When you work out hard, did you know you can continue to burn fat long after exercise? This all-day burn is called Post Exercise Oxygen Consumption (EPOC). When you exercise at high intensities, your muscles begin to fatigue, and your body’s oxygen stores become depleted. Your body works hard to replace its oxygen debt, and this is the after-burn feeling you get.

EPOC Explained

When you work out, your body is put under stress, and it depletes your body’s energy stores. These energy stores are called ATP (adenosine triphosphate), converted by the metabolism from the nutrients you consume. After exercise, your body wants to work hard to return to its normal state and replace the ATP you used up. Therefore the more calories you burn, the more calories you need to replace it.

This next part gets a little scientific so try to stay with me.

When you exercise, your body burns energy in two ways aerobic (oxygen) and anaerobic (lack of oxygen), and your body produces ATP more effectively aerobically. However, at high intensities, ATP is used by the body more quickly anaerobically. The higher intensity exercise asks the body to use oxygen to make more ATP for energy to the muscles during training. This creates a more significant oxygen debt, which makes for a high EPOC. Therefore your “after-burn” is more elevated.

Credit: NSCA

Why EPOC is Important

Compared to steady-state exercise, strenuous exercise produces greater EPOC when performed at the same amount of time. Your body uses 5 calories of energy to consume 1 liter of oxygen, so increasing the oxygen deficit during exercise causes more calories to be burned overall.

EPOCIn addition, longer sessions show a greater EPOC response than shorter sessions. However, the intensity is the main contributor of EPOC because of the anaerobic pathways used. Remember, anaerobic pathways are those that do not need oxygen to function. Overtime incorporating high-intensity exercise improves your body’s ability to use oxygen for energy, and you can exercise at a high intensity longer. It is recommended for endurance athletes to incorporate high-intensity workouts into their regime to boost energy at the end of a long run.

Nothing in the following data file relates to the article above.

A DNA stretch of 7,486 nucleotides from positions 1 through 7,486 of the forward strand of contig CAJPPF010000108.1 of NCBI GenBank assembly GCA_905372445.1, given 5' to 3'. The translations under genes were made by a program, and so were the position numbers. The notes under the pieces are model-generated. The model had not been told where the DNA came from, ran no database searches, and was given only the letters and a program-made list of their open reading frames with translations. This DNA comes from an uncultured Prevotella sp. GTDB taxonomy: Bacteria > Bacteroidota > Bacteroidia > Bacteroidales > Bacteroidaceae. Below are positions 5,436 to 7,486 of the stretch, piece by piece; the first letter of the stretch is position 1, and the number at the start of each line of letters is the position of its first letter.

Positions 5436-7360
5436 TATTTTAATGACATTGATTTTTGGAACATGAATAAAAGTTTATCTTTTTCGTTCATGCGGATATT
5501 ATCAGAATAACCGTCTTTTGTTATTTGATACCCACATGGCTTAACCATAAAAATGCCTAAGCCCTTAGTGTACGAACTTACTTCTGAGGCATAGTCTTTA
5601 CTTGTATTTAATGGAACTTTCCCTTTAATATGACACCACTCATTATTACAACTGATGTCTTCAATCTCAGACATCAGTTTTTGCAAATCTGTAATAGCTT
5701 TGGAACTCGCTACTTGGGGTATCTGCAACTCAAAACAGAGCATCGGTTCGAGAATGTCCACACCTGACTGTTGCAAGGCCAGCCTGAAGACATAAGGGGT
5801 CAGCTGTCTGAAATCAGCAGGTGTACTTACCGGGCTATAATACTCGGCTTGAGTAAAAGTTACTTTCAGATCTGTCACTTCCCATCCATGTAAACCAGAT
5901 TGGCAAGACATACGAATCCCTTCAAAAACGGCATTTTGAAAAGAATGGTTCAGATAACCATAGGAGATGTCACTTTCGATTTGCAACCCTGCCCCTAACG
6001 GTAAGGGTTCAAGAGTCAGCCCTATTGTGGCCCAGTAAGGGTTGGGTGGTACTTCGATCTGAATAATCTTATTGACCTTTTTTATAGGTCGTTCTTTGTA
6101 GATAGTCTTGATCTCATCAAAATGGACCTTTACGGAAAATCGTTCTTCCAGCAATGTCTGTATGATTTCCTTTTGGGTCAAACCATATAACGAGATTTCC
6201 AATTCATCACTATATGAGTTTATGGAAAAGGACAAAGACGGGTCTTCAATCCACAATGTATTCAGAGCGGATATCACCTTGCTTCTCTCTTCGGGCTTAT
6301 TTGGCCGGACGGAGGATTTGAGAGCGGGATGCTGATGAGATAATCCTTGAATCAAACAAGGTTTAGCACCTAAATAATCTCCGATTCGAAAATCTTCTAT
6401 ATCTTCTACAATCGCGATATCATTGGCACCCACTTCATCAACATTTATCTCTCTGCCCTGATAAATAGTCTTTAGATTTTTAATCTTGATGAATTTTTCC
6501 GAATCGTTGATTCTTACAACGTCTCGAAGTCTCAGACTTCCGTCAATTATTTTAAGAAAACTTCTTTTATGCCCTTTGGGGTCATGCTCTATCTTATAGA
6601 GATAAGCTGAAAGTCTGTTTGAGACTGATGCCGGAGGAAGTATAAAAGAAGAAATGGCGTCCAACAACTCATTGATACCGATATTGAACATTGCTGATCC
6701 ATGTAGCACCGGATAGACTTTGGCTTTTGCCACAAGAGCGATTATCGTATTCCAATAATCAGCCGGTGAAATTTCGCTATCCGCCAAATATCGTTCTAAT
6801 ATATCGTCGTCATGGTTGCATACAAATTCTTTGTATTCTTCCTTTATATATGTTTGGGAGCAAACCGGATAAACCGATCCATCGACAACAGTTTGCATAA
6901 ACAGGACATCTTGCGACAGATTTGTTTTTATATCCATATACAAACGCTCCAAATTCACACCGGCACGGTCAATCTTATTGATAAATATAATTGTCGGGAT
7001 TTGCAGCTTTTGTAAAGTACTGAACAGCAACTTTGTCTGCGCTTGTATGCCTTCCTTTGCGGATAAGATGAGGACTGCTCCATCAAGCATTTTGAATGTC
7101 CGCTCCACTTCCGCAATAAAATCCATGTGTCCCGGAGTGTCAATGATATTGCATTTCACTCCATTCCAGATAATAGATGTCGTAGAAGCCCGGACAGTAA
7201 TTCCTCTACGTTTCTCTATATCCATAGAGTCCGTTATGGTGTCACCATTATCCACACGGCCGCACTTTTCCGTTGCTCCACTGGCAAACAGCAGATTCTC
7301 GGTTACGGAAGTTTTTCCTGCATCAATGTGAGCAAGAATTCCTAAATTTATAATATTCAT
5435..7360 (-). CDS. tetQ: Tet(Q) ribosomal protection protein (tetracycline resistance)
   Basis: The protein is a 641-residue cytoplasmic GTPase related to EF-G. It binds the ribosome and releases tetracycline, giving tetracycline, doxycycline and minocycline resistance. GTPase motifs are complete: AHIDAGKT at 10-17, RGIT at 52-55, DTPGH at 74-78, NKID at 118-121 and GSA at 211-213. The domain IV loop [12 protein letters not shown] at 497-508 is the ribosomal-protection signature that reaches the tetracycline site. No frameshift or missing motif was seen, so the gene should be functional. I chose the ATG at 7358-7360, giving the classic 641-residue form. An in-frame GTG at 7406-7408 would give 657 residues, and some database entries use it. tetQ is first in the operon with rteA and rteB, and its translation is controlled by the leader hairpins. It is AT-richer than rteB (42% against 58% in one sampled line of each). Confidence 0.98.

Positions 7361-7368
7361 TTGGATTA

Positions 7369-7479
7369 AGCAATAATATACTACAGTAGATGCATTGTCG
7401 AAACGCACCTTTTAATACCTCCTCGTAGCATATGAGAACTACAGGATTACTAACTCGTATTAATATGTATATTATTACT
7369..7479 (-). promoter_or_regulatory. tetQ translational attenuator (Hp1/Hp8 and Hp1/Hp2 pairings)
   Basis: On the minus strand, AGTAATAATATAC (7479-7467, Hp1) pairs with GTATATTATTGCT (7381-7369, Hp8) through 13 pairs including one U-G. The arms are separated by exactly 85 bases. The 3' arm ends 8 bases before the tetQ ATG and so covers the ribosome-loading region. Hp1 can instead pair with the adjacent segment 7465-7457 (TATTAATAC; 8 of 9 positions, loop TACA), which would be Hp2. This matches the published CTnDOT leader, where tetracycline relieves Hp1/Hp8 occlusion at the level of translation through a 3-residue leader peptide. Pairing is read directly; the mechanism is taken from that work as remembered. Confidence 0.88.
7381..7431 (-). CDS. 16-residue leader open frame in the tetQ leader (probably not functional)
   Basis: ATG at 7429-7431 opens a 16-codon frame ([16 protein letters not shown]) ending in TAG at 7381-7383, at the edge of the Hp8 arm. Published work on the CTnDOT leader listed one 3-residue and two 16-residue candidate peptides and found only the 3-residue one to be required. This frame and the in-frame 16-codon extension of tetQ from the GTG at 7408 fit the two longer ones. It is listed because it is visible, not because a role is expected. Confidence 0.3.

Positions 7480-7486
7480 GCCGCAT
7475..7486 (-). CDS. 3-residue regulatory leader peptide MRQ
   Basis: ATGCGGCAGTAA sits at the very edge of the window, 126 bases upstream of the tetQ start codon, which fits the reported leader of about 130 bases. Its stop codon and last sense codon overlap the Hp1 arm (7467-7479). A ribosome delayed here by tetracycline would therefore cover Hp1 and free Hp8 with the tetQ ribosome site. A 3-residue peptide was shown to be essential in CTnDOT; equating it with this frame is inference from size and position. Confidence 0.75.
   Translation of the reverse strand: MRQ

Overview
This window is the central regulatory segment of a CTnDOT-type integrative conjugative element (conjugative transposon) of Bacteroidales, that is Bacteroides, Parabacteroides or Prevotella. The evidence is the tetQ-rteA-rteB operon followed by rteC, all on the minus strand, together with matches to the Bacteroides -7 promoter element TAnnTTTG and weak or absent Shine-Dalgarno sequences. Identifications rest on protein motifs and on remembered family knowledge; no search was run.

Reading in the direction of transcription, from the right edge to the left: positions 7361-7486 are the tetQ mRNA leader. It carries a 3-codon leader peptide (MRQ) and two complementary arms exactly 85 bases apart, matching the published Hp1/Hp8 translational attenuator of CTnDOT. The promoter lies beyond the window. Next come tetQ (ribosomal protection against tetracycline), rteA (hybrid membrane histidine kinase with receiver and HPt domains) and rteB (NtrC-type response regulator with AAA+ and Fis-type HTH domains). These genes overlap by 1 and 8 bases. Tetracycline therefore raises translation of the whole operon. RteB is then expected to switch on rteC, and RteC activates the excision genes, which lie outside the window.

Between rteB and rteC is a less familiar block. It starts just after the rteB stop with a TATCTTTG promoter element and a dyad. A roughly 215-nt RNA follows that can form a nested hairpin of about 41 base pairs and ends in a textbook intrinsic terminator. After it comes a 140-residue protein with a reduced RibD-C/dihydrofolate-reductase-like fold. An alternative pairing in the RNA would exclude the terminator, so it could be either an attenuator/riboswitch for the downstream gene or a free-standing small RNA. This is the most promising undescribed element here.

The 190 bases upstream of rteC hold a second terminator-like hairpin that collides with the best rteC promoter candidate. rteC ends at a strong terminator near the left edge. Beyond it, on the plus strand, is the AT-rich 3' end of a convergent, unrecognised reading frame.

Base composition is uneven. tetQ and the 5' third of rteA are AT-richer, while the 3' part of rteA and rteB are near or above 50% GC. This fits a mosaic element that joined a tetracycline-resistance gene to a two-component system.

Strength Training and EPOC

Strength training has been found to produce a greater EPOC effect than running alone. When designing a resistance training program to have the greatest afterburn, studies suggest super setting is key. This means moving from one exercise to the next with minimal rest in between.

A study found that super setting produced 33% greater EPOC, which burned about 240 calories in a 60 minute recovery period. In addition, you can also increase the intensity of strength training by using heavier weights that put stress on the muscles. One study compared heavy resistance exercise, circuit weight training, and aerobic cycling. It concluded that heavy resistance training produced the greatest EPOC.

The Bottom Line

The take-home message here is switching up your routine can produce lasting results. Although high-intensity training requires a more extended recovery period, it increases one’s exercise capacity in addition to calorie burn. These workouts should be extremely challenging, and you should allow yourself to recover at least 48 hours in between.

It is recommended to have this training about three days out of the week, and on the other days, steady-state exercise is recommended to increase blood flow to those areas. It is important to note that exercising to achieve greater EPOC is only a piece of the puzzle, and one should still incorporate many techniques to achieve optimal results.

References:

https://www.nsca.com/education/articles/kinetic-select/aerobic-endurance-training-strategies/

https://pubmed.ncbi.nlm.nih.gov/14599232/

https://pubmed.ncbi.nlm.nih.gov/17101527/

https://www.acefitness.org/education-and-resources/professional/expert-articles/5008/7-things-to-know-about-excess-post-exercise-oxygen-consumption-epoc/

 

 

 

 

 

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